How To Get Funding For A BioTech Company

Trying to raise funding for your BioTech startup? Here is a comprehensive expert article on how to do that.

Getting funding for a biotech company is not as hard as it seems. It’s true that the biotechnology sector carries vast innovative potential but is often limited by finance and other restricting factors that have affected its overall output.

So the challenge is how to get funding for biotech companies in a world of artificial intelligence, fast computing solutions, software hype, and other technology trends.

What is a biotech company? 

Biotech companies are innovative firms that create medical and agricultural products from both biological resources and living organisms. These companies are called bio-firms because of their unique processes and end-product which are derived from living organisms and molecular science. Aside from drugs, these companies also produce other commercial products such as biofuel, and genetic modification processes.

In recent times biotech startups have been on the rise alongside other high-tech startup companies as an off-shoot of innovative technology.

That is in addition to increasing global healthcare and MedTech challenges such as the COVID-19 global pandemic. These all contributed to the need for rapid development in the sector. Leading the industry are Pfizer, and Johnson and Johnson, the largest companies in the biotech industry.

How is BioTech different from a pharmaceutical company? 

Both biotech and pharmaceutical companies are sectors in the same industry but with few distinctive features. While they both produce medical products their major difference lies in the source of their materials.

Biotech companies get their product base from living organisms and molecular biology, but pharmaceuticals, on the other hand, derive their medicines from artificial and chemical agents.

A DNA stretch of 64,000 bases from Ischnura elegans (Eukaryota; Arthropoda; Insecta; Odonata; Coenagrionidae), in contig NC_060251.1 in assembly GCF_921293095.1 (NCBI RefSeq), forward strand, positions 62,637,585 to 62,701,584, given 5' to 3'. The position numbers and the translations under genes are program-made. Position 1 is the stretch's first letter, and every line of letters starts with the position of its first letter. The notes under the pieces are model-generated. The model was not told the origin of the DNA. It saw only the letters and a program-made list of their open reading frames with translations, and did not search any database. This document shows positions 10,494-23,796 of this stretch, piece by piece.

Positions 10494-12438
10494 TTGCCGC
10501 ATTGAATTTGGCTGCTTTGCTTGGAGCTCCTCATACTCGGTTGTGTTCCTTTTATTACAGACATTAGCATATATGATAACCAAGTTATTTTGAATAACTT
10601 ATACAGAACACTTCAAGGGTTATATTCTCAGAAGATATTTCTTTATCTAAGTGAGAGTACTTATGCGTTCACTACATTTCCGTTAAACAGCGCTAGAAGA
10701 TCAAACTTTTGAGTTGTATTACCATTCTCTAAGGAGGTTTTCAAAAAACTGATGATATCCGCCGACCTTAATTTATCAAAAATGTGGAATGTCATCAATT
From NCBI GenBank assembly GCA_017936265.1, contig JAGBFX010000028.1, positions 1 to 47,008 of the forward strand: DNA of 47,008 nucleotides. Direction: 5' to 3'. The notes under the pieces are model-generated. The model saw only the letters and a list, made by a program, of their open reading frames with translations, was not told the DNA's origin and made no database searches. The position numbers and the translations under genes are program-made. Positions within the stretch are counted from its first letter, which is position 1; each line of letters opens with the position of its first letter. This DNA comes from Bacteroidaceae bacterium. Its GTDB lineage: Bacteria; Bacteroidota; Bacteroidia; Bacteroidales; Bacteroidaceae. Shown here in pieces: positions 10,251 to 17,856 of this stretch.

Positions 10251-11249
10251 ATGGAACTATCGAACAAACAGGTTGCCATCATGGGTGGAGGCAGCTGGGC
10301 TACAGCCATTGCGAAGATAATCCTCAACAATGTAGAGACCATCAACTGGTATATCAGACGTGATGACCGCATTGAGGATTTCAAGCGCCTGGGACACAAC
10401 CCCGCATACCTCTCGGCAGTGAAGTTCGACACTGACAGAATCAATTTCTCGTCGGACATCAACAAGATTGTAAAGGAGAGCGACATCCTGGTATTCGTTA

Why is the biotech sector unique?

  1. Enormous scale of funding needs: Biotech companies expend so much money on research and development activities to be able to develop a drug or product for the market. So much that they generally rely on external sources for heavy capital investments to be able to operate.
  2. Long periods of extensive research: Biotech companies conduct long-term research activities sometimes spanning up to decades just to create a new drug or medical technology. Due to the extensive nature of life science researches, it takes long periods to complete a drug and get it fully market-ready.
  3. Uncertain outcomes: There is so much risk and uncertainty associated with firms in this industry. A company can spend so much time and capital developing a drug that may never work out and hence, denied entrance into the market. Investing in biotech companies takes a lot of analysis and calculative risk-taking on the part of the investor especially when placing a bet on earlier stage of product development.

5 Easy ways to get funding for a BioTech company are

Here are the 5 best ways to get funding for your BioTech startup.

1. Early-stage funding from VC firms and angel investors

According to Crunchbase data, $65.0 billion was raised by BioTech startups globally, in 2021 alone. While worldwide biotech and healthcare investment stood at a lofty $120.9 billion.

Leading this surge of investment in the sector include VC firms like GL ventures, Northpond ventures, Temasek holdings, Lily Asia ventures, Novo Holdings, Orbimed, and RA capital management. These venture capital firms funded mostly series A, B, grant, debt, and convertible note financing.

Venture capital firms and angel investors remain one of the best financing options for tech startups because of the huge capital financing they sink into promising companies. In February 2021, Cantessa pharmaceuticals raised $250 million series A funding round and went on to complete a $380 million IPO in June that same year.

The best part is that they do not require collateral or monthly repayment plans to fund a startup.

However, the downside of this type of funding is the high-profit expectation of returns placed on investment and in a very short time too. VC firms expect to start reaping their returns anything between 6months and 1 year. Whereas biotechs use a lot of time in their R&D process. This can slow down profitability drastically.